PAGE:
“I was dead, then alive.

Weeping, then laughing.

The power of love came into me,

and I became fierce like a lion,

then tender like the evening star.”

Rumi

I have admired Eastern Philosophy, and been intrigued with Eastern culture and traditions since I can remember.

My draw to the East began through music.

I was in the band when I was a kid and I played the French Horn, I was ashamed to be the only girl “among the horns” as I used to say, now the metaphor makes me laugh.

For little girls it was the clarinet, or the flute, even the violin that was “supposed” to be the instrument of choice, not that I have ever liked gender roles to begin with, nor am I that good at living up to someone else’s expectations, I decided to go for an instrument that nobody wanted.

We had a really eccentric, vibrant music teacher and I had an even more eccentric private teacher; I think he takes top spot for eccentricities in one human being. One day my music teacher played a piece of music, I have never been able to find it since, and in the background was an Indian flute.

That noise, that Divine sound triggered something in the depths of my soul that changed the entire course of my life.

The Indian Flute is an instrument used by Indigenous people all over the world, primarily made of various woods (depending on geographic location) and with various numbers of holes, usually 7, it is a Sacred instrument, with a truly resonating sound.

One specific flute is known as the Bansuri which originates from Southeast Asia and is associated with Krishna; the same flute depicted in most Buddhist paintings around 100 CE. Krishna of course is “a Hindu deity, worshipped across many traditions of Hinduism in a variety of different perspectives. Krishna is recognized as the complete and eighth avatar of the God Vishnu or as the Supreme God in own right.

“Often described and portrayed as an infant eating butter, a young boy playing a flute as in the Bhagavata Purana, a young man along with Radha or as an elder giving direction and guidance as in the Bhagavad Gita. The stories of Krishna appear across a broad spectrum of Hindu philosophical and theological traditions. They portray him in various perspectives: a god-child, a prankster, a model lover, a divine hero, and the Supreme Being.”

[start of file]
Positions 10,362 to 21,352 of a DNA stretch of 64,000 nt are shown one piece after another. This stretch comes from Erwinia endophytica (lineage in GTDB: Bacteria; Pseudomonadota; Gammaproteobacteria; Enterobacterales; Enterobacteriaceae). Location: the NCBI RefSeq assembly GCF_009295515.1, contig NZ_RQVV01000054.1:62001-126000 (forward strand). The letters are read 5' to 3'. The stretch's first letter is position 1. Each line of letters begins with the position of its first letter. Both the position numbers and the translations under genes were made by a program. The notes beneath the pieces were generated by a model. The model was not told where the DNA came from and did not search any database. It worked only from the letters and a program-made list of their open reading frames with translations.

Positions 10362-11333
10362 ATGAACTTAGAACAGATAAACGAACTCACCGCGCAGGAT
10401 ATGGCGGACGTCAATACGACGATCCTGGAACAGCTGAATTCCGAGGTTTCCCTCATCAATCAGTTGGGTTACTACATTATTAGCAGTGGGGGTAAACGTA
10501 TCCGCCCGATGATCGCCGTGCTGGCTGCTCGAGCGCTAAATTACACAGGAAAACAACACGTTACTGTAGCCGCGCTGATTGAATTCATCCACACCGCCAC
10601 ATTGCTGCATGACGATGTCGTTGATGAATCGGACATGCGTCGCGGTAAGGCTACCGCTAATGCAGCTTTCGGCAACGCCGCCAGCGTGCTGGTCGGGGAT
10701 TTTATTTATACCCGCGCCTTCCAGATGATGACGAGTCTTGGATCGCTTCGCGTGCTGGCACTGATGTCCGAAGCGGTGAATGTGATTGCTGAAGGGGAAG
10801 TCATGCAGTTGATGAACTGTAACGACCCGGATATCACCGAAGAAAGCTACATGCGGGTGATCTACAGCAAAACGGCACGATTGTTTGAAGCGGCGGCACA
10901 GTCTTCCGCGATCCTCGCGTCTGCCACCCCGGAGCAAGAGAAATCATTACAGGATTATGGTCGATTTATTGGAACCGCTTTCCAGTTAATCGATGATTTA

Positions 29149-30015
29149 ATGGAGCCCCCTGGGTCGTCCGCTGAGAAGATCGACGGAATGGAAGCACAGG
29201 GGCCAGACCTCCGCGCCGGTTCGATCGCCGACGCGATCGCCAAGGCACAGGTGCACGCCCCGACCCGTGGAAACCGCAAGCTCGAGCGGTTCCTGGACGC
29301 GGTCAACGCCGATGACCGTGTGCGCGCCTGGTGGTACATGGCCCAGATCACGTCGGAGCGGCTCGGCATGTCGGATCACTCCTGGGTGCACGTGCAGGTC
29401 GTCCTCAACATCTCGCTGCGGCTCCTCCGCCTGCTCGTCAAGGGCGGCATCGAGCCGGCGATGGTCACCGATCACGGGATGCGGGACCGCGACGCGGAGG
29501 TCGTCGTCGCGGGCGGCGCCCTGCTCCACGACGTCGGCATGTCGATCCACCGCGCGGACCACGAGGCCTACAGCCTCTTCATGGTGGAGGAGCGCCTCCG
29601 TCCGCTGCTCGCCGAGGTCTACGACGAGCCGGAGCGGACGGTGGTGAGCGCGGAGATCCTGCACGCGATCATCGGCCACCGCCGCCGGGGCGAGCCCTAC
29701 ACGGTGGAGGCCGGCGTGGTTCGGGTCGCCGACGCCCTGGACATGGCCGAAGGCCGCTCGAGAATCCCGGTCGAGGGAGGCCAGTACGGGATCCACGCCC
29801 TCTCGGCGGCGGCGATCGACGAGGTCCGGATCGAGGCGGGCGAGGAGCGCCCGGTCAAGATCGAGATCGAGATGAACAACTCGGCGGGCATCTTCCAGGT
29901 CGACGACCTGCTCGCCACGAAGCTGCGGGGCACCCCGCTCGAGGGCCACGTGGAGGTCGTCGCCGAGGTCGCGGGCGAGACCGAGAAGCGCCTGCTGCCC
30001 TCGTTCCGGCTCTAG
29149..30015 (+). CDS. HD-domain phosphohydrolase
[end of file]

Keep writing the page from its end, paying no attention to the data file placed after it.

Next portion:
His name originates from the Sanskrit word “Kṛṣṇa, which is primarily an adjective meaning “black”, “dark” or “dark blue”. The waning moon is called Krishna Paksha, relating to the adjective meaning “darkening”. Sometimes it is also translated as “all-attractive”, according to members of the Hare Krishna movement.”

Music has played a huge role in my life, and it plays a huge role in spirituality as many deities teach us, from Krishna and his flute to Pan with a flute of his own, Archangel Gabriel and his horn, or even Bast with her love of music; it seems that music is the Universal language we all so desperately have been seeking.

Dance, and expression through movement have also been crucial on my path, though I keep that personal to me because I use it as a form of meditation; both music and dance help me de-stress, find my center, and ground back to my reality when the outside world causes me to lose focus of Self.

Eastern Philosophy has taught me a lot, and when people see my collection of Buddhas, or my various Hindu trinkets they seem confused. I am questioned, a lot, on how these mystical traditions play their role on the Left Hand Path, and Luciferianism.

I would like to explain how I see them meeting in the middle, or at least, how they meet in the middle for me.

Seek your own truth, as I have.

The first most notable influence on my path is Rumi: a 13th-century Persian poet, jurist, Islamic scholar, theologian, and Sufi mystic. If you are unfamiliar with Sufism it is the mystical sect of Islam, also a sect synonymous with the twirling Dervishes also known as Sufi Whirling, or Spinning; a form of active meditation referred to as Sama.

Rumi believed that through the act of whirling (spinning in a choreographed motion) you view the world differently, losing natural coordination along with perception of reality, you find rhythm in the spin thus you are able to find your center. Rumi believed that God is in all of us, and exists in our center, he believed to commune with God during these sessions. In this context God can be a term for an omniscient power, or an umbrella term for ‘the Divine’.

The dance itself “is a customary dance performed within the Sema, or worship ceremony, through which dervishes (also called semazens, from Persian سماعزن) aim to reach the source of all perfection, or kemal. This is sought through abandoning one’s nafs, egos or personal desires, by listening to the music, focusing on God, and spinning one’s body in repetitive circles, which has been seen as a symbolic imitation of planets in the Solar System orbiting the sun.